Approximately 1/3 of the US can be described as freelance workers or independent contractors. These individuals, who have derived their nickname from the IRS form used to track their compensation, are typically engaged on a temporary assignment or contracting simultaneously with multiple entities. I know, because I am (intentionally) one of them.
I research and closely monitor the subject of the 1099 Economy in terms of organizational, macro-economic and legal trends, both for my personal benefit as well as the organizations that I advise that are considering utilization of freelance workers and independent contractors as a core element of their business operations/strategic plan.
I will take advantage of a future opportunity to comment on the risks and benefits of the subject matter in terms of the macro-economic and legal perspective; for now, I want to focus my observations on some of the inherent characteristics of the 1099 Economy that should benefit any individual or business considering using it as a tool to promote sustainable growth. Perhaps even those of you that prefer full-time employment over freelance and independent contractor opportunities might find a silver lining in the following:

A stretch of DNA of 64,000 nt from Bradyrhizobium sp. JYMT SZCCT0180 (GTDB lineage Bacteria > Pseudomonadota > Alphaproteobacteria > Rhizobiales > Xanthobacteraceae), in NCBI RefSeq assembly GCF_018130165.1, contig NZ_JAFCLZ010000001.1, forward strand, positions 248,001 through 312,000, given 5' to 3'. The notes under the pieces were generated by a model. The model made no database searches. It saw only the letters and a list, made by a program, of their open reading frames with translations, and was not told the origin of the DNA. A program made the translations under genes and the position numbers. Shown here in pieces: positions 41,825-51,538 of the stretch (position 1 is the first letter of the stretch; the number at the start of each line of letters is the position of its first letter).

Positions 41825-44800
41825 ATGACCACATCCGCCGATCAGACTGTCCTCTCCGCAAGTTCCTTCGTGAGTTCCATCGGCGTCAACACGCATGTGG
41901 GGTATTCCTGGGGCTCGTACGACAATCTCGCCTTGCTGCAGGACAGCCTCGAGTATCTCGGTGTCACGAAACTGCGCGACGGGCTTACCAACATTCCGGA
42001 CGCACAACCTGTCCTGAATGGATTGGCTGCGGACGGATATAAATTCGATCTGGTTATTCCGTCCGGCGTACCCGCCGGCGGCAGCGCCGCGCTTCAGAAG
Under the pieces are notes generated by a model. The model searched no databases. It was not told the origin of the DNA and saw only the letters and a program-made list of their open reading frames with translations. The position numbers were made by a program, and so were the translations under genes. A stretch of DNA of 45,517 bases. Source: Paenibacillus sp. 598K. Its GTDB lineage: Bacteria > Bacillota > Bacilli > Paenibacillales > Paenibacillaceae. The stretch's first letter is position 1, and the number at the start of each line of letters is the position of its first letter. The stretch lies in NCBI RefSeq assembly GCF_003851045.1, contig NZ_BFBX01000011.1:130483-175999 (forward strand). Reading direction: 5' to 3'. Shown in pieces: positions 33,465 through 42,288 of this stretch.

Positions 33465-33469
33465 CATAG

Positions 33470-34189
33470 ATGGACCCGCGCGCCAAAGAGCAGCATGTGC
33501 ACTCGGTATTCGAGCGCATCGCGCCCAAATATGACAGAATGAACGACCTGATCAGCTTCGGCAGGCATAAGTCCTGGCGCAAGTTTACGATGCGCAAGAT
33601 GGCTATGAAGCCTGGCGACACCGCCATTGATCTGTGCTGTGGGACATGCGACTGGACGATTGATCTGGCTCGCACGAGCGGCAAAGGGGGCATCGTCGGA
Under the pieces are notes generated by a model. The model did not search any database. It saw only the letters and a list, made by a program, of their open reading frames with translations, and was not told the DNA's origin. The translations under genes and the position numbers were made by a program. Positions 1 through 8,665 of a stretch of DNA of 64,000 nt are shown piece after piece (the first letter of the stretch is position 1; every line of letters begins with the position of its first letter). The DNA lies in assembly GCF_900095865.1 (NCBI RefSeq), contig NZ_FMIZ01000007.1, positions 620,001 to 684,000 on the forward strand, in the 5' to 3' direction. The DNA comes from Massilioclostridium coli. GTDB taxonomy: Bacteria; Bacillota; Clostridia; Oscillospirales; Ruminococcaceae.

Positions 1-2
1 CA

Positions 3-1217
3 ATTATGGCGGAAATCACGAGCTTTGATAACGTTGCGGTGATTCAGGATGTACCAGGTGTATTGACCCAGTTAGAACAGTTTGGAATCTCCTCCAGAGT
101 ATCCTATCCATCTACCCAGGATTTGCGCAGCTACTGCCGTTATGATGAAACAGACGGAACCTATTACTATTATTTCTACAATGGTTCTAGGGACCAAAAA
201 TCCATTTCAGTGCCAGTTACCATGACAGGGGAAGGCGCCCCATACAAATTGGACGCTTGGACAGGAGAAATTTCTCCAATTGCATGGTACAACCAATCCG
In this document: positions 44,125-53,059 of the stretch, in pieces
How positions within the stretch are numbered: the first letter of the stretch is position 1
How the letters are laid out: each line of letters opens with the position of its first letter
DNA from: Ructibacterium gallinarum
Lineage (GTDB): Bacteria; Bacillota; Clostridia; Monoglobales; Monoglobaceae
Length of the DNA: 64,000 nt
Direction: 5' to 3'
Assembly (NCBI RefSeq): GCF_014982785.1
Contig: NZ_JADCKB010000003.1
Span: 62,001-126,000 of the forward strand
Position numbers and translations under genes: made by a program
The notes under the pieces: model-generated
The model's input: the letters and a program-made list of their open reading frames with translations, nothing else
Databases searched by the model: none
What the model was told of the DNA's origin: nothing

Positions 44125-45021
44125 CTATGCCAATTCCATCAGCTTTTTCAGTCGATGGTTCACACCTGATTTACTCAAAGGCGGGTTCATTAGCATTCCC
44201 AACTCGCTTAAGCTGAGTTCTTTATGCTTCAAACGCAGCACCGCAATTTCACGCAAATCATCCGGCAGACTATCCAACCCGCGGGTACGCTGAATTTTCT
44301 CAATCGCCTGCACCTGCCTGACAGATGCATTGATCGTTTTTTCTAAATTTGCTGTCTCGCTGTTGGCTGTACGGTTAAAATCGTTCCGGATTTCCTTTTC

Flexibility & Control
An approach that incorporates freelance workers or independent contractors gives flexibility and control to both sides of the equation. From the employer perspective, it allows for immediate workload to be addressed without investing in the long-term commitment of a full-time employee. In the context of a rapidly-shifting business environment (resulting from technological advancements and condensing business life cycles), there is a comfort level for entrepreneurs, business owners and management teams that they can fulfill their current obligations without over-hiring prematurely. An individual willing to help address such short-term needs without long-term expectation might be just what the organization needs.
Similarly, from the perspective of the contractor (especially someone like me that engages in the 1099 approach deliberately/willingly), the structure, process and procedures associated with with typical full-time employment are not as appealing. Most of the content being developed on the subject today assumes that such factors as flexible work hours that fall into this category are only appealing to Millennials, but as a Gen-Xer who built my organization with the priorities of control and flexibility in mind, I can assure you they are not alone. Yes, there is risk associated with always having to consider “the next assignment”, but the control stems from the increasing volume of short-term opportunities on the table. The contractor has the ability to determine what the next one will be.